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How do you get to Carnegie Hall?

September 26, 2014

In case you have forgotten, dear reader, I used to be a violinist.  My oldest daughter has recently started piano lessons, and this has made me think back to my own musical training as I attempt to create in her the same love of music that I have.  In the course of my reading about learning and musical education I came across Daniel Coyle’s book The Talent Code.  In it he describes how accomplished, high performing people get the way they are.  He suggests that the key variable is what he calls “Deep Practice”.  This involves long hours of repeatedly coming up against technical difficulties, recognizing them, and learning how to deal with them.  It occurs to me that this idea is a useful framework for making training decisions that will result in happy nurse practitioners and doctors.

Medical students, at the end of training, are not really equipped to take care of people.  They have knowledge but not the practical application of that knowledge.  They must do the clinical training first, in a residency program.  This clinical training is intense and long.  It is designed to expose the young doctor to as many disease processes as possible, as repetitively as possible, so that the work of formulating a differential diagnosis becomes second nature and diagnostic and treatment decisions can be made with confidence when it is most important.  This requires thousands of hours.

Here is the parallel musical example.  When a violinist practices (clinical training) over time she is exposed to every technical difficulty (disease) she could possibly encounter, repeatedly, in multiple settings.  The goal of practice is to recognize the difficulty (diagnosis) and figure out ways to overcome it (treatment), so that she can perform with confidence when it is most important.  There is no way around this process, even if you are Itzhak Perlman.  It requires thousands of hours of deep practice.  This is also true of medicine.  There is no way around the time and training required to become a doctor.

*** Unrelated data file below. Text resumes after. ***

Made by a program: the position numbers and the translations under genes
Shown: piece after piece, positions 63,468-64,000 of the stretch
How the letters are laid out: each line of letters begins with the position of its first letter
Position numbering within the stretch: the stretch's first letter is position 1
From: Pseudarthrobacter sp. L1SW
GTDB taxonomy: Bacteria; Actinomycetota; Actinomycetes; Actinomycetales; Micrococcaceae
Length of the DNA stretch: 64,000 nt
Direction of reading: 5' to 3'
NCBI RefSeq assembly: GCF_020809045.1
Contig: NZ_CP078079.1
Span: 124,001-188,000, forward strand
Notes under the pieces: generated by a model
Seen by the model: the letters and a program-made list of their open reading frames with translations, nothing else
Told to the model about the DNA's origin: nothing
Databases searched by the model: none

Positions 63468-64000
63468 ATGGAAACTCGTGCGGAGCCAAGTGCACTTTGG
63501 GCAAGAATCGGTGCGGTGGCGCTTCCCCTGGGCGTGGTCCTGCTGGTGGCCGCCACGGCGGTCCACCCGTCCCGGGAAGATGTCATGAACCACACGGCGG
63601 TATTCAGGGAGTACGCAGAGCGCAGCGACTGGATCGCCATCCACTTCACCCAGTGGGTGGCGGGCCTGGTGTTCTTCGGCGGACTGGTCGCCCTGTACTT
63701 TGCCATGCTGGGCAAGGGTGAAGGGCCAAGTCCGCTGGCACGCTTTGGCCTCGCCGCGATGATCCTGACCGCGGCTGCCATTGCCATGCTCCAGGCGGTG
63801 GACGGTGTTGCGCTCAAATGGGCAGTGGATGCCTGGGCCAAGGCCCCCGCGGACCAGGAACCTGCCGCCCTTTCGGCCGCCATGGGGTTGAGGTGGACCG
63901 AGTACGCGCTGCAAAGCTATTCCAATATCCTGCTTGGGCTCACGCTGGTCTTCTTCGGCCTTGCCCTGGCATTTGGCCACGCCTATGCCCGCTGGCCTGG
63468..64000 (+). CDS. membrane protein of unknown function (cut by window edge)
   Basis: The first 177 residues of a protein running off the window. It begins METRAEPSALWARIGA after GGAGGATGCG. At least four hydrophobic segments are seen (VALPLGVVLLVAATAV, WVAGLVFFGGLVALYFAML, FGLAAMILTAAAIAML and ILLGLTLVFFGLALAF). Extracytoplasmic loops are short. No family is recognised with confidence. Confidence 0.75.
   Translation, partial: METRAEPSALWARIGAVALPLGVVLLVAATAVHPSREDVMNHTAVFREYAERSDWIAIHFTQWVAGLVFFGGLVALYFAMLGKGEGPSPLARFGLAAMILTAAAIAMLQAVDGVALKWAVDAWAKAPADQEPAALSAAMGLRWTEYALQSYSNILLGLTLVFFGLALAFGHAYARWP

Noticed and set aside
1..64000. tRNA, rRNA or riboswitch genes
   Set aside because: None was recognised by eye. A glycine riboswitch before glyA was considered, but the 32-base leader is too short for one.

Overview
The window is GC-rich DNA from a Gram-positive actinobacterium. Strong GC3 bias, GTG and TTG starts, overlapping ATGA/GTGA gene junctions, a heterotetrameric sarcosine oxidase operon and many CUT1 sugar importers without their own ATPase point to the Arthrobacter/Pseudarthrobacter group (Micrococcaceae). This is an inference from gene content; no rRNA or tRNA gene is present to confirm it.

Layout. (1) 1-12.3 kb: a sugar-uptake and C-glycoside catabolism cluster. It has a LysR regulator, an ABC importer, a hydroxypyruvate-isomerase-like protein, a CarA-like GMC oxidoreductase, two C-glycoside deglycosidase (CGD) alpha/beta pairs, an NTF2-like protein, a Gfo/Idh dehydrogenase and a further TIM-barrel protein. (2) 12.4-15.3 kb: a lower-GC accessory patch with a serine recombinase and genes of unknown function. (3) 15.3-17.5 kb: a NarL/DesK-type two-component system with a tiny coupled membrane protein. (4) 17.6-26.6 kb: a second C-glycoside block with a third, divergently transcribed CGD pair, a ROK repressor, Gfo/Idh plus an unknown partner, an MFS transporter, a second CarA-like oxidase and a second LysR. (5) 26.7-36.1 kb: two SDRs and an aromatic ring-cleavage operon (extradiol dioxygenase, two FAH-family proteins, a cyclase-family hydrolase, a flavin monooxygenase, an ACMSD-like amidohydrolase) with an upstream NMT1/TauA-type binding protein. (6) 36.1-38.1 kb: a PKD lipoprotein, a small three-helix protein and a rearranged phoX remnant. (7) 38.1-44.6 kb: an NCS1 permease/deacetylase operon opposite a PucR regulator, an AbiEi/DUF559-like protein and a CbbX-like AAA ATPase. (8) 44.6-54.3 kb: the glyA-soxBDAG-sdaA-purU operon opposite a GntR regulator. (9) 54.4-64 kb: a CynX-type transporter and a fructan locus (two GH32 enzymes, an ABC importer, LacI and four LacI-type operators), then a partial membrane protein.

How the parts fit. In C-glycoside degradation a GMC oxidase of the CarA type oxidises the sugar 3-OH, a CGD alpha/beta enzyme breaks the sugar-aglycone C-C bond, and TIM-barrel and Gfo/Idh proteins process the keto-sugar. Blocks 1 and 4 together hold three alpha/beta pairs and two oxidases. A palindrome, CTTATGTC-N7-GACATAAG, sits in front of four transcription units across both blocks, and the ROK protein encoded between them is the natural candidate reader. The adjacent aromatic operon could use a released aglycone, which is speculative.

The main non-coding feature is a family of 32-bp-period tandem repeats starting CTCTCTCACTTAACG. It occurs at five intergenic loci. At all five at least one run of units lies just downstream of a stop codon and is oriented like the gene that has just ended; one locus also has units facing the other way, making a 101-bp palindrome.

A violinist who has been doing deep practice for three or four years has a solid training in the basics.  The violinist is qualified to play confidently pieces of music within her experience base.  She is not going to go play the Tchaikovsky concerto or audition for the New York Philharmonic.  She is not qualified to do so, nor would she want to. This does not make her less intelligent or less gifted than a more advanced player.  Knowing the basics is a great foundation upon which to build a lifelong love of music.  If she did want to play for the New York Philharmonic she would have to devote more years and specialized training at the conservatory level to become adequately qualified.

The nurse practitioner, at the end of her training, has 500-600 hours of clinical experience specific to the role of the NP.  She is qualified to confidently diagnose and treat basic problems.  This does not make her less intelligent or less able than a doctor.  She is not qualified to diagnose and treat complex medical issues, nor does she want to.  She has a great foundation upon which to build relationships with patients and with medicine for lifelong professional satisfaction.  If she wants to diagnose and treat complex problems, she has to go to medical school.

Happy nurse practitioners are happy because they have solid training in the basics and like to work at that level.  Unhappy nurse practitioners wish they were playing for the New York Philharmonic.

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